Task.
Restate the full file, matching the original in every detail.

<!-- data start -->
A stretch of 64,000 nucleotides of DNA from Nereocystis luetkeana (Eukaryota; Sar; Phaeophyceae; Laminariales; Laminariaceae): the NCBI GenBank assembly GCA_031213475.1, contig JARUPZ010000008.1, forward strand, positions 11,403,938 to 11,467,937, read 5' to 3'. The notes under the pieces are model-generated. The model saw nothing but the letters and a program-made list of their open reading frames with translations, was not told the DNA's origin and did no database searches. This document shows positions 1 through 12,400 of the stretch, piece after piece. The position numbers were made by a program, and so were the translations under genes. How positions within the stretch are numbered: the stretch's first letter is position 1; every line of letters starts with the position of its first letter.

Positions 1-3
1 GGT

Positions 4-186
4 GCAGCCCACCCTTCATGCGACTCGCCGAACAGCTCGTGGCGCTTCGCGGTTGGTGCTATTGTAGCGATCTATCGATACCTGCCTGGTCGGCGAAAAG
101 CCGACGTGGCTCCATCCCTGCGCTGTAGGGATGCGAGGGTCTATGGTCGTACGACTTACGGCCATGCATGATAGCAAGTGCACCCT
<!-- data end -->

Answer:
A stretch of 64,000 nucleotides of DNA from Nereocystis luetkeana (Eukaryota; Sar; Phaeophyceae; Laminariales; Laminariaceae): the NCBI GenBank assembly GCA_031213475.1, contig JARUPZ010000008.1, forward strand, positions 11,403,938 to 11,467,937, read 5' to 3'. The notes under the pieces are model-generated. The model saw nothing but the letters and a program-made list of their open reading frames with translations, was not told the DNA's origin and did no database searches. This document shows positions 1 through 12,400 of the stretch, piece after piece. The position numbers were made by a program, and so were the translations under genes. How positions within the stretch are numbered: the stretch's first letter is position 1; every line of letters starts with the position of its first letter.

Positions 1-3
1 GGT

Positions 4-186
4 GCAGCCCACCCTTCATGCGACTCGCCGAACAGCTCGTGGCGCTTCGCGGTTGGTGCTATTGTAGCGATCTATCGATACCTGCCTGGTCGGCGAAAAG
101 CCGACGTGGCTCCATCCCTGCGCTGTAGGGATGCGAGGGTCTATGGTCGTACGACTTACGGCCATGCATGATAGCAAGTGCACCCT